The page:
Redesign the presidential office
Unlike presidential offices in other countries, there is a physical distance of 500 meters (547 yards) between the president and rest of the staff at the Blue House. Only the chief of staff resides in the same main building as the president. Other senior aides usually take a car from the auxiliary building for the secretariat to see the president. The rest have to walk at least 10 minutes. A missile from North Korea could arrive there faster.
Renovating the presidential office has been a regular part of the agenda for every president. As presidential candidates, former Presidents Kim Young-sam and Kim Dae-jung, as well as Moon Jae-in, chairman of the main opposition New Politics Alliance for Democracy (NPAD), promised to redesign the presidential office. Former President Lee Myung-bak also made an attempt toward the latter part of his tenure but gave up due to budget problems. The work was then handed over to the next president.
The House Steering Committee, which oversees budgeting for the Blue House, offered to earmark funds for a redesign in next year’s budget, but the presidential office reportedly refused. The Blue House threw away the long-awaited chance to renovate such an isolated structure.
President Park Geun-hye has paid little attention to repeated calls and criticism about her aloof personality and lack of communication. She may have thought she would be giving in if she agreed to renovate the presidential office. But she is clearly wrong. In the United States, Britain, Germany and Japan, the heads of state work among their aides.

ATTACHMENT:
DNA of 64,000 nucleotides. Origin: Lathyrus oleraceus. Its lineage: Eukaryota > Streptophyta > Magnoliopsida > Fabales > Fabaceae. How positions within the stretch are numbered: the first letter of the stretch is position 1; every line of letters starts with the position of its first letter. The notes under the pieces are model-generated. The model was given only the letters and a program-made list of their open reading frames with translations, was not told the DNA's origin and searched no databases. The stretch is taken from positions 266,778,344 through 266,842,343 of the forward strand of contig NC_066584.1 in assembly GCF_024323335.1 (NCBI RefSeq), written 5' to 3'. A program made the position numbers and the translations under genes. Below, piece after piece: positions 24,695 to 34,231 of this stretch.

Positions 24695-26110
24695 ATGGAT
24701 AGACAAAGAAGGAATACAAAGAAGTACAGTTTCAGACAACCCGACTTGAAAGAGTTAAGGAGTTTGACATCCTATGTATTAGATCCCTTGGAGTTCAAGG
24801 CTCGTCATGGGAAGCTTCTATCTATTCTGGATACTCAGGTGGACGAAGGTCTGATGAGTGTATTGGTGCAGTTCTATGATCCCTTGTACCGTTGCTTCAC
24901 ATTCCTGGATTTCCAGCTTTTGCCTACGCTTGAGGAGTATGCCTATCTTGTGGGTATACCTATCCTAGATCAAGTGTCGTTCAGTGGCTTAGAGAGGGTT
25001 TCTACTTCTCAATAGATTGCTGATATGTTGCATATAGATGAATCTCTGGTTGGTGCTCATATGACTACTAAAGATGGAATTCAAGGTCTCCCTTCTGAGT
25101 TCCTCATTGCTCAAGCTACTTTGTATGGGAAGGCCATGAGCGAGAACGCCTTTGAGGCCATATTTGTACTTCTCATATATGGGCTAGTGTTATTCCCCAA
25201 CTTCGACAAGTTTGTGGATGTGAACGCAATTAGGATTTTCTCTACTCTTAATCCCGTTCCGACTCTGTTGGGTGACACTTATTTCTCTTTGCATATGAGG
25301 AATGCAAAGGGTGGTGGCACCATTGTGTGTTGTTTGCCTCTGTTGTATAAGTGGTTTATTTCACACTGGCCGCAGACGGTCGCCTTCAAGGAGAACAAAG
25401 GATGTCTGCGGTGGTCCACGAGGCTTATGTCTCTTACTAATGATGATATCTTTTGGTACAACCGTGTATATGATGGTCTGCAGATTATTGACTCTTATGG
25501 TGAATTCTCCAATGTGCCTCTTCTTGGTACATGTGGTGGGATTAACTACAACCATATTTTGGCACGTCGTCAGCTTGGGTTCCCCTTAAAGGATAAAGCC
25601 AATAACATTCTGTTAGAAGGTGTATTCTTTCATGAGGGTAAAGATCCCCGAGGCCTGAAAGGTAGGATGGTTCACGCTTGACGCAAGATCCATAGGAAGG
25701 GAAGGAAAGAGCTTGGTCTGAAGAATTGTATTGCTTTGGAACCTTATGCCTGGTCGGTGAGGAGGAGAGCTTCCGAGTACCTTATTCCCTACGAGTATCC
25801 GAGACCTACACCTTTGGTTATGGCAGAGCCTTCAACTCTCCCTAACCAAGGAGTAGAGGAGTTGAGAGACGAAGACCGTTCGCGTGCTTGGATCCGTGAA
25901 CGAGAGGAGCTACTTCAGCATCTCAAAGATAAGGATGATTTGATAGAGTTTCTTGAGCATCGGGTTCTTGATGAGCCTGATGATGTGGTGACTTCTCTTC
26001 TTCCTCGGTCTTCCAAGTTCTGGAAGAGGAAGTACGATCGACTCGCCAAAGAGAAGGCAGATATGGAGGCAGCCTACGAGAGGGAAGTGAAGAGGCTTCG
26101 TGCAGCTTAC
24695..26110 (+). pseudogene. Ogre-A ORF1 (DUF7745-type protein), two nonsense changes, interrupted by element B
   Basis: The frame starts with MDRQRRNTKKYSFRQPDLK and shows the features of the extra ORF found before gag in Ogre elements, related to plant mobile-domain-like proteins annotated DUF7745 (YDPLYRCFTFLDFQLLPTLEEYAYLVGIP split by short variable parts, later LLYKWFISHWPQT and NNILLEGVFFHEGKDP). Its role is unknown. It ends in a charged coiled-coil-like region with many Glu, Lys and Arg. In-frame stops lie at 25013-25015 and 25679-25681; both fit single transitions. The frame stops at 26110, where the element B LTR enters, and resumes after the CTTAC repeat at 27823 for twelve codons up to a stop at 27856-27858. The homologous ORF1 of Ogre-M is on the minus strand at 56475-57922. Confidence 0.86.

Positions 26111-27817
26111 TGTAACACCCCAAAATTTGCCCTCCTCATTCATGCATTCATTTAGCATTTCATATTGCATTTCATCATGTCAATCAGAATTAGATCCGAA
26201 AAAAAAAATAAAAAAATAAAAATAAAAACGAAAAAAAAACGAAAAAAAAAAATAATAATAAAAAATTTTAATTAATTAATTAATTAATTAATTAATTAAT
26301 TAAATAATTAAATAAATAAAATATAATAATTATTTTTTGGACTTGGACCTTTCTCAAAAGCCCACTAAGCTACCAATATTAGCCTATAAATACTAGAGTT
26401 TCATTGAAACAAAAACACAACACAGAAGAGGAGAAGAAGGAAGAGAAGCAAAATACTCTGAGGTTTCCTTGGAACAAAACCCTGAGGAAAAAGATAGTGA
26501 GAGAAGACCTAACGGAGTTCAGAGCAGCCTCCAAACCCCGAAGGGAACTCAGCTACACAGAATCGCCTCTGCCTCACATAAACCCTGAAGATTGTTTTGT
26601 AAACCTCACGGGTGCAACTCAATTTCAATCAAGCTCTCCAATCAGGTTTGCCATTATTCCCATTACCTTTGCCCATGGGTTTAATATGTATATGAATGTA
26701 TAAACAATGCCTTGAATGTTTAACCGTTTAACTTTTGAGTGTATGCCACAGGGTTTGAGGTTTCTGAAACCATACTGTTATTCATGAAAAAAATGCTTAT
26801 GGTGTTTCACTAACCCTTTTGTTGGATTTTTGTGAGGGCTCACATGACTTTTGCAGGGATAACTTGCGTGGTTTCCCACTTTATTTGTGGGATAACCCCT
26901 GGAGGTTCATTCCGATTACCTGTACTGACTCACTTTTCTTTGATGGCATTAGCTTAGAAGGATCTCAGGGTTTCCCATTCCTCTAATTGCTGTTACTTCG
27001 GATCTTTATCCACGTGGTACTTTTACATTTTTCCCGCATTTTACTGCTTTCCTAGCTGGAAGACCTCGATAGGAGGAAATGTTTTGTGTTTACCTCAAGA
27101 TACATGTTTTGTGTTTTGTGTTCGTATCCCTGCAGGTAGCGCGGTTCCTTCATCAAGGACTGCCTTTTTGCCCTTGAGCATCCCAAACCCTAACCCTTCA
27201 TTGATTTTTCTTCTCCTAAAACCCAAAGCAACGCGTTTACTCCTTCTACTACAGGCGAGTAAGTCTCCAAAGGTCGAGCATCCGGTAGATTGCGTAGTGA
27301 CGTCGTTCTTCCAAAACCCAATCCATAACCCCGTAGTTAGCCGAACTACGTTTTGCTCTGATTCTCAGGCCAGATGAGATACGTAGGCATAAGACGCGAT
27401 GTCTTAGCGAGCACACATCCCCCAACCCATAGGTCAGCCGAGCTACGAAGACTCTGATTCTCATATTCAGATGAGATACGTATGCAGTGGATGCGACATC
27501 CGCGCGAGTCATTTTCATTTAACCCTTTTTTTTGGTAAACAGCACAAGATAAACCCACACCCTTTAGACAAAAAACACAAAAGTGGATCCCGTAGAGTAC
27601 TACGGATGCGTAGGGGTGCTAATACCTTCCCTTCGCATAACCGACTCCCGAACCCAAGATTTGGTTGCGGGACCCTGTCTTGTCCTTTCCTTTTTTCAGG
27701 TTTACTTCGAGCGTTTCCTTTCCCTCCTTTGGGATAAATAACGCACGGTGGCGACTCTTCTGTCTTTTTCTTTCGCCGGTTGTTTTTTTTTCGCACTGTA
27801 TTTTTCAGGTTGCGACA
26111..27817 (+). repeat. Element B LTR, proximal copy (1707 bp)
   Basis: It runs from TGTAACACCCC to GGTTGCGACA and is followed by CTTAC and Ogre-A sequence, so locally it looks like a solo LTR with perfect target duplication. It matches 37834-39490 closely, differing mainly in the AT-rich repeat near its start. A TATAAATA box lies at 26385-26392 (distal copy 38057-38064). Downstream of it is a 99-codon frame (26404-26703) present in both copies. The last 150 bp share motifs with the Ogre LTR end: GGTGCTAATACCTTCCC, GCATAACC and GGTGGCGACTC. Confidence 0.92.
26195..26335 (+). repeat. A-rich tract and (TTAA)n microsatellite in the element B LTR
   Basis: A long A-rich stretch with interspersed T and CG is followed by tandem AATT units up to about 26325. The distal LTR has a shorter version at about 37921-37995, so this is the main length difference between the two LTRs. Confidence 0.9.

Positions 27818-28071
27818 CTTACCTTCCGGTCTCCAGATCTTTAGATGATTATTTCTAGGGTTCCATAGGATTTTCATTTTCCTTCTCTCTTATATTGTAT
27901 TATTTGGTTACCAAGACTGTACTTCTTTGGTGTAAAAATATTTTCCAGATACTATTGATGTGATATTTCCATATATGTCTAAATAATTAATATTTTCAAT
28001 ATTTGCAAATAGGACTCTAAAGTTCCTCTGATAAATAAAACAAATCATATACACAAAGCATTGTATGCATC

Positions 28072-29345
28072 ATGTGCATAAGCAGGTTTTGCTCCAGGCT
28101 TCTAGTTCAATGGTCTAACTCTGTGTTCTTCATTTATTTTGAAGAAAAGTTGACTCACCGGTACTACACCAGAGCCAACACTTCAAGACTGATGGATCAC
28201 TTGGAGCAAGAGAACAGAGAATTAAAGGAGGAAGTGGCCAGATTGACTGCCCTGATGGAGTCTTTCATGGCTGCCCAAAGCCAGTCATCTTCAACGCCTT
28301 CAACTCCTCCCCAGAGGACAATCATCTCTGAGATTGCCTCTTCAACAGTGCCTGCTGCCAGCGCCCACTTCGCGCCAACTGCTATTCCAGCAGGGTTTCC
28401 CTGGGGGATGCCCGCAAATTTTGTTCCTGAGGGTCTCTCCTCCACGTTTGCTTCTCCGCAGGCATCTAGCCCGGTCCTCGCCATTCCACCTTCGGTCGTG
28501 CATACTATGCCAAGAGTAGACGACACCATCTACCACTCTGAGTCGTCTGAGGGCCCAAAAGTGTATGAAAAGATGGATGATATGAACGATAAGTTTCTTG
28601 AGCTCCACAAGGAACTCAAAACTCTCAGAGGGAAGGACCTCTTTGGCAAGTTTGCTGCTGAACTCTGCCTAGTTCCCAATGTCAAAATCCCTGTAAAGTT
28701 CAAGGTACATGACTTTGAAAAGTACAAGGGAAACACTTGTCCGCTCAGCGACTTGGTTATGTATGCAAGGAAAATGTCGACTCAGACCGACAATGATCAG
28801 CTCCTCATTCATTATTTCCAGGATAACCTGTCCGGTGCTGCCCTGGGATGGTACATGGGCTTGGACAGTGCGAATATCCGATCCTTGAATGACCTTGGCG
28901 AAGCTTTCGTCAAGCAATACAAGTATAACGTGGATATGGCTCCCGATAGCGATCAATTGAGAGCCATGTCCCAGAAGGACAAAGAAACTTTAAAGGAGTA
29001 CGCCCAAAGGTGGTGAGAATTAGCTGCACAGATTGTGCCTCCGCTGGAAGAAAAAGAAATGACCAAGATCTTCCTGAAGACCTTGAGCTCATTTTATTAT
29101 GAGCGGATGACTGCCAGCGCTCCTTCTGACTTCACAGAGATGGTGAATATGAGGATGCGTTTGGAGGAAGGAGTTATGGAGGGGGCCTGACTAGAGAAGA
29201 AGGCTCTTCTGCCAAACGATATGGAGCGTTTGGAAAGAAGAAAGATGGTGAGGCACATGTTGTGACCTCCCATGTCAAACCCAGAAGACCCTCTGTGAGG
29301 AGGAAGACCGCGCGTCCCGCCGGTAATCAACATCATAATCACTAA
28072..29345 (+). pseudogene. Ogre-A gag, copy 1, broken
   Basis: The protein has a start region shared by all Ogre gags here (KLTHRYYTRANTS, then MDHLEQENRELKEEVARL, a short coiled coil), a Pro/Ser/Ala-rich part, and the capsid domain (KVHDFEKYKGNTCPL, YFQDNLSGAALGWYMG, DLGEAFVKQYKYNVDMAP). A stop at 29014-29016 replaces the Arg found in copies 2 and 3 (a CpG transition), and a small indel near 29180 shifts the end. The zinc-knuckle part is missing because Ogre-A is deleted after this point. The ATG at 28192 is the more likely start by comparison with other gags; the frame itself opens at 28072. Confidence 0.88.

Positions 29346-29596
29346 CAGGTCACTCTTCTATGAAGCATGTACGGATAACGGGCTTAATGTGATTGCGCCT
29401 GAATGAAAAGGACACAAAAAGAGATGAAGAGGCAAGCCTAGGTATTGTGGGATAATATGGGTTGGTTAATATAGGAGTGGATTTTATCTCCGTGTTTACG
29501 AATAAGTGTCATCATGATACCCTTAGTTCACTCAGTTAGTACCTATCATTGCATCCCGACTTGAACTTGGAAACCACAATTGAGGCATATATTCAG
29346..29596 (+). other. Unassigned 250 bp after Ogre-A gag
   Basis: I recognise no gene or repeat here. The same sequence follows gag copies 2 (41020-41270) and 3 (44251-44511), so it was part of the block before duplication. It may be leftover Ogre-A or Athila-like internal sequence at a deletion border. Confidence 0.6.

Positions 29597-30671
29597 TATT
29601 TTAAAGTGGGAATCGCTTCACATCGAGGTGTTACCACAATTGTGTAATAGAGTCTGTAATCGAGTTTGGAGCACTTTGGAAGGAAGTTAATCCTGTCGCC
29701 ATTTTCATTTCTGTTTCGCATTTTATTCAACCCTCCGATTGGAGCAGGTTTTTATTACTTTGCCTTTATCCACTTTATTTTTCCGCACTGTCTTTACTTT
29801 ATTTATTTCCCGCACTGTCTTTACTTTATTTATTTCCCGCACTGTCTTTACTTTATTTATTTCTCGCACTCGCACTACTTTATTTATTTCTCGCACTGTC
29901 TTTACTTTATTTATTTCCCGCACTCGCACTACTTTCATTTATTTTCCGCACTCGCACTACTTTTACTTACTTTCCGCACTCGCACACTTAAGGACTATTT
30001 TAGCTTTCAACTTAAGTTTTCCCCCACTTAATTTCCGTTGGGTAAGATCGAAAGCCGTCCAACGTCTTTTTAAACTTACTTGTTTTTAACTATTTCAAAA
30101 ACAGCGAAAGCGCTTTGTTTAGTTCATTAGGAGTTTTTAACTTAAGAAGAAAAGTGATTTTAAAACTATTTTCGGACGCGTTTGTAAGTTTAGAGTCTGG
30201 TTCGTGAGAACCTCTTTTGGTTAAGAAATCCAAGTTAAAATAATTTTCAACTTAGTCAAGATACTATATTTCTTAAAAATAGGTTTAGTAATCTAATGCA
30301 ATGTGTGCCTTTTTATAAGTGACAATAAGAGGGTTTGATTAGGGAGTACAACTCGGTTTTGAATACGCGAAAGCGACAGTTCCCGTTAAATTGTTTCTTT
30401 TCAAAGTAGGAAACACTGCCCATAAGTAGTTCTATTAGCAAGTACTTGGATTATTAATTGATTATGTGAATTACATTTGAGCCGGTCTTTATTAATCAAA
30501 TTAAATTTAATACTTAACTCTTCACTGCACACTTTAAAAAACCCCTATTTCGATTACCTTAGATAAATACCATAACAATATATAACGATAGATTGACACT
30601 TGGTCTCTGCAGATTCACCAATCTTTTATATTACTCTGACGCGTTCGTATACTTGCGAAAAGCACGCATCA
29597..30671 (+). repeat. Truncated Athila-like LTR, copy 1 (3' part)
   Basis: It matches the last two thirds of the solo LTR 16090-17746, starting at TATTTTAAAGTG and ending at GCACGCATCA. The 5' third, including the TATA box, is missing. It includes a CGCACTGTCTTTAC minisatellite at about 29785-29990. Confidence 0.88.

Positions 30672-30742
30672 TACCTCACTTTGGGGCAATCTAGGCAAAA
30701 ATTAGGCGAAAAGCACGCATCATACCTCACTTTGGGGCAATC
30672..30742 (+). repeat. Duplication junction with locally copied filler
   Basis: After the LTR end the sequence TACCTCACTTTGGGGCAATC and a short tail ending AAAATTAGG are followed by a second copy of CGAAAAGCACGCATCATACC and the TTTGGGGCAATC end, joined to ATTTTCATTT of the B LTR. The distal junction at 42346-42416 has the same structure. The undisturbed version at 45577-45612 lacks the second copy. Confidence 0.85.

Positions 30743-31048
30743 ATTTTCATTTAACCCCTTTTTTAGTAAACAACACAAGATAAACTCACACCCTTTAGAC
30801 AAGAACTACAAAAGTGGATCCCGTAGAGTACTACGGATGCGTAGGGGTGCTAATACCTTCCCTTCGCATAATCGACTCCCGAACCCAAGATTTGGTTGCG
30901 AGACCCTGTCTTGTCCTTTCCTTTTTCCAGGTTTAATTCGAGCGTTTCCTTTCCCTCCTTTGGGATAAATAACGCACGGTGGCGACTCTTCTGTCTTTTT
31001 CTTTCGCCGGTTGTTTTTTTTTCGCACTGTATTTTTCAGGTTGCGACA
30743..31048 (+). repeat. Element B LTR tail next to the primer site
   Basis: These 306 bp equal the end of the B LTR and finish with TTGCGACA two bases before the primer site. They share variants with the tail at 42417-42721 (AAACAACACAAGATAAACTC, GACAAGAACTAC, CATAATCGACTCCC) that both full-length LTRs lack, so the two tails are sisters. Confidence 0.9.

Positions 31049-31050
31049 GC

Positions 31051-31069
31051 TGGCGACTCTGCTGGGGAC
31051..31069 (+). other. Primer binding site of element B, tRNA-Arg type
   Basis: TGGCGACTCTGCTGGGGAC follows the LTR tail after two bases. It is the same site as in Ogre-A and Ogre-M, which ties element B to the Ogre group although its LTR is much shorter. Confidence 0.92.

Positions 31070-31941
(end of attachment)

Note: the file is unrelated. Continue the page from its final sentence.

This is particularly necessary in emergency situations. Presidents and their aides need to be in the same space to communicate quickly and effectively. If she had been available, the president would have immediately known about the Sewol ferry disaster. The government could have also responded better in the early stages of the Middle East respiratory syndrome outbreak in May. Furthermore, the president was not present at the security meeting in August after the land mine explosions in the demilitarized zone.
This space can play an important role. It is better to hear the story through the horse’s mouth than through telephone or email. South Korea is constantly under threat from North Korea and needs to be as alert and agile as possible.
The president hardly speaks to the press, so she should at least keep her aides close by. She must realize the importance of distance based on the failures at the administrative city of Sejong. Park must seriously consider redesigning the presidential office. This is not just a personal issue, but a possible legacy she could leave for the presidents that come after her.
JoongAng Ilbo, Nov. 5, Page 34